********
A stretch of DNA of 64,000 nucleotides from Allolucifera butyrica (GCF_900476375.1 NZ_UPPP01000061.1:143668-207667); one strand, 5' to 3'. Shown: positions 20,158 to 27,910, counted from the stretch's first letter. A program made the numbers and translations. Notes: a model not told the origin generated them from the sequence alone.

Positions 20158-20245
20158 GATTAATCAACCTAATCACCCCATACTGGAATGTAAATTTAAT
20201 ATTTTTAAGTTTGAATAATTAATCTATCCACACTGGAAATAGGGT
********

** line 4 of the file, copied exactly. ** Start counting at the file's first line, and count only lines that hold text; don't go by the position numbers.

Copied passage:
20201 ATTTTTAAGTTTGAATAATTAATCTATCCACACTGGAAATAGGGT